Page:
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WeWork, Knotel Skip Some Rent Payments, Look To Reduce Portfolios

Knotel CEO Amol Sarva

Two billion-dollar flexible office rivals haven't paid some April rents while they plan next steps after a month filled with layoffs and financial fallouts amid the coronavirus crisis.

WeWork and Knotel were financially strained before the coronavirus hit, but as large portions of the economy shut down nationally to prevent the virus from spreading, missed rent payments show their situations may be becoming more dire.

WeWork failed to pay April rent at several of its locations and has recruited debt brokers JLL and Newmark Knight Frank to help renegotiate the terms of its leases in order to lower its costs, a plan it has been pursuing since before the outbreak, The Wall Street Journal reported

WeWork recently cut rent up to 50% for tenants that were willing to sign long-term leases amid the uncertainty of the current situation. It continues to charge its tenants rent despite the stay-at-home orders in place in New York City and its other markets around the country. The company is also suing SoftBank after the Tokyo investment giant, which has a controlling interest in WeWork, pulled out of a $3B stock purchase agreement amid the pandemic.

Knotel had several overdue payments left outstanding before the global crisis in addition to skipping this month’s rent for at least three New York City locations, Business Insider reported. CEO Amol Sarva told Commercial Observer that Knotel planned to give back the space for roughly 20% of its portfolio, including many of its Manhattan locations, which equates to 1M SF of killed deals.

"There’s a certain percentage of properties that are geared toward small business, and usually those buildings are smaller and older construction-type properties, and the consequences of the crisis are going to be very severe for small business, unfortunately," Sarva said on Bisnow's "Make Yourself At Home" podcast Thursday.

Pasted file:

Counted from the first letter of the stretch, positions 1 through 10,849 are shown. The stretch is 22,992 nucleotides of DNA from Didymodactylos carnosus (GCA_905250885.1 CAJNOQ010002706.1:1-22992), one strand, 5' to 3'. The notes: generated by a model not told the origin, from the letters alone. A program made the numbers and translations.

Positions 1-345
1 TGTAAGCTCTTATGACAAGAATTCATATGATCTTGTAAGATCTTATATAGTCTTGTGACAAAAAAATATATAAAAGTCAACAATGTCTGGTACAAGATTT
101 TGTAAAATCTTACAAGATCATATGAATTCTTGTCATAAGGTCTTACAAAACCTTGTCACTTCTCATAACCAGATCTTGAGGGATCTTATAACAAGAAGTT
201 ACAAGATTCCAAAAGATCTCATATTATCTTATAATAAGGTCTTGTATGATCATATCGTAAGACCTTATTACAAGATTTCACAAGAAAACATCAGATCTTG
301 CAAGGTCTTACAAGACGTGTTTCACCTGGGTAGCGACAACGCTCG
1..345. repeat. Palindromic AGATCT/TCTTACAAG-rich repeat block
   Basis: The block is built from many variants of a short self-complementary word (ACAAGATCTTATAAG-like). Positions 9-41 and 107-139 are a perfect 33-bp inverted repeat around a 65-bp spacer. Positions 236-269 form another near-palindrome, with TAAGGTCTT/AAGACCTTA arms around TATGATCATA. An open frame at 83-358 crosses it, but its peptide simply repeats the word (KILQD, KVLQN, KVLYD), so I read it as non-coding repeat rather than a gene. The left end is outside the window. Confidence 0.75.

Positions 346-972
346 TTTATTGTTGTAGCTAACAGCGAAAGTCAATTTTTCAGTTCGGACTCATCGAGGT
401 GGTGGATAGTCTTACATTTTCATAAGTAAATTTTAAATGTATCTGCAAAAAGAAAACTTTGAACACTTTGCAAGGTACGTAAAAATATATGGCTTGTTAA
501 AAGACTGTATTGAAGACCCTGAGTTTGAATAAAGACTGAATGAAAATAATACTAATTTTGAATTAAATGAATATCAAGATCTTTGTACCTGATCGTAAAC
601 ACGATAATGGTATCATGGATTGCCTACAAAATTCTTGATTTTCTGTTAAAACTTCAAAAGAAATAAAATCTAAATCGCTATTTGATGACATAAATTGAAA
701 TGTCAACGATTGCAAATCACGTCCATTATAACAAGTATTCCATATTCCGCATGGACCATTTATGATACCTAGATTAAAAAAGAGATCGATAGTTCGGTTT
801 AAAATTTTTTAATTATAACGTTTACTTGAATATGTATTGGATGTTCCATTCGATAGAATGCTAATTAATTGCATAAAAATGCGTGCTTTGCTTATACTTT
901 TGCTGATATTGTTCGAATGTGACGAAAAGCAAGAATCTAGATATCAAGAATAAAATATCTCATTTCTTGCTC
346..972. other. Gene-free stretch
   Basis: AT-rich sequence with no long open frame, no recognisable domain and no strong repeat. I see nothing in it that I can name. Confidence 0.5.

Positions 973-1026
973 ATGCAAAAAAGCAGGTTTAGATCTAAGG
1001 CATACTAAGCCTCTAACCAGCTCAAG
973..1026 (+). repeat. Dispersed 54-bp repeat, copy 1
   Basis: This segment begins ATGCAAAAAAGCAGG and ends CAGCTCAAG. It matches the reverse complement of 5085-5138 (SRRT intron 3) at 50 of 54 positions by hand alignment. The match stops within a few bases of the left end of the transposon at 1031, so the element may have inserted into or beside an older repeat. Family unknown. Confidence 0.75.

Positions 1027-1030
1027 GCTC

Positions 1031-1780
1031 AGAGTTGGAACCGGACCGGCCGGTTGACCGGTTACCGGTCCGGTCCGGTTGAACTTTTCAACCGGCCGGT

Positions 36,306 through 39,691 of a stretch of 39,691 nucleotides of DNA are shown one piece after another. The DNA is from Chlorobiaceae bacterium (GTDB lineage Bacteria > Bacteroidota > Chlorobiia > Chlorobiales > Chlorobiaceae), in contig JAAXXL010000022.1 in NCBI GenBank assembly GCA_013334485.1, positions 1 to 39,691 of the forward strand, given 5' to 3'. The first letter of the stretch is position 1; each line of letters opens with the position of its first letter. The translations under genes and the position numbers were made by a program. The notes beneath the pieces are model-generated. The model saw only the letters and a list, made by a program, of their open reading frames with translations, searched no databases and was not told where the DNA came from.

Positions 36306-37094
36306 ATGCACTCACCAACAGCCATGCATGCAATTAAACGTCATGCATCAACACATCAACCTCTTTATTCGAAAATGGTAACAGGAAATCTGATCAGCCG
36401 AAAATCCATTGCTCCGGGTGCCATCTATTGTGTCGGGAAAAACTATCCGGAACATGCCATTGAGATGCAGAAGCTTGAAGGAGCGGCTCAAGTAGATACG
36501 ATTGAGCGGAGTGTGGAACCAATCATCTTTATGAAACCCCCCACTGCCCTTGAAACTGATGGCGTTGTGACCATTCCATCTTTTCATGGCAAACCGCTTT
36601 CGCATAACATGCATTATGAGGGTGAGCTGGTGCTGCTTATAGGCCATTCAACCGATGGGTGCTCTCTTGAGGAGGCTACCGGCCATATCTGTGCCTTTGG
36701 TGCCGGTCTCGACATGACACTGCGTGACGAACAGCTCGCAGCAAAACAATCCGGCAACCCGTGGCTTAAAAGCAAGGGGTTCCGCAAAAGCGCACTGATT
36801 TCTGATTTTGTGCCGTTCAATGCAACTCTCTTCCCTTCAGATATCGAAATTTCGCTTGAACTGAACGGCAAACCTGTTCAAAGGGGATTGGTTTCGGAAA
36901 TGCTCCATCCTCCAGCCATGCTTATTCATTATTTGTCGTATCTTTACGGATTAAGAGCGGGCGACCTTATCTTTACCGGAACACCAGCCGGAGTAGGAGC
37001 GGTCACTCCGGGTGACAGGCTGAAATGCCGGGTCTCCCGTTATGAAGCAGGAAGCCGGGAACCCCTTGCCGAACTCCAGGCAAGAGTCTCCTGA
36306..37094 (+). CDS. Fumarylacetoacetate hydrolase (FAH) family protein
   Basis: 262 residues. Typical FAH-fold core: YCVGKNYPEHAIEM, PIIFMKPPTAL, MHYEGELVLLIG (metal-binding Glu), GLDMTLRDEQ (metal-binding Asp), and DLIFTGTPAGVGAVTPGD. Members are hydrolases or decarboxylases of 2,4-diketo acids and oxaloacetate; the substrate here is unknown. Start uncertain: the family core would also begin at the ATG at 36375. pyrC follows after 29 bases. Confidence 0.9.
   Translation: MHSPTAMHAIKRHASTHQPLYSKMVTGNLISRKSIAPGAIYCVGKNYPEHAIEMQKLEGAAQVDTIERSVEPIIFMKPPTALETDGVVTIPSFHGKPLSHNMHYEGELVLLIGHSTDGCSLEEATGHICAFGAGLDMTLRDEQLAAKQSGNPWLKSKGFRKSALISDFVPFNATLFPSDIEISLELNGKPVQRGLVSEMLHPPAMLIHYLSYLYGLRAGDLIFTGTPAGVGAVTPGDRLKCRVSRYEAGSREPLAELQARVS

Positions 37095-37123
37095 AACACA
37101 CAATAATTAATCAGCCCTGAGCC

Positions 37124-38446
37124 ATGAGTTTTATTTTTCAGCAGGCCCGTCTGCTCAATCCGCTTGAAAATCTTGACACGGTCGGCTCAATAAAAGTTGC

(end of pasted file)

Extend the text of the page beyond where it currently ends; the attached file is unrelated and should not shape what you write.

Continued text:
"They just aren’t going to work as Knotels. Knotel is overwhelmingly about corporates and enterprises, and we’re not going to be much help to these buildings," he said. "Truthfully, there’s another problem with these buildings. Because they’re older, their ventilation systems are worse. They’re less likely to be healthy buildings."

Coworking and flexible office providers have been hit hard by the economic pause. The missed payments come after Knotel cut half its staff and Convene furloughed more than 400 in March as the companies braced for the shutdown’s financial impact. 

The pandemic will be a test of the emerging sector's strength as most office workers are forced to work from home. Sarva said that while Knotel might be the first company to openly discuss reducing its portfolio, he doesn't think it will be the last.

"We’re not going to be the last one to take a position [like this]," he said. "I guess we’re somewhat early in that process in the context of what others are doing, but we just want to be clear, and it’s consistent with the rather sharp judgments we’ve made in order to make sure we know where we’re going."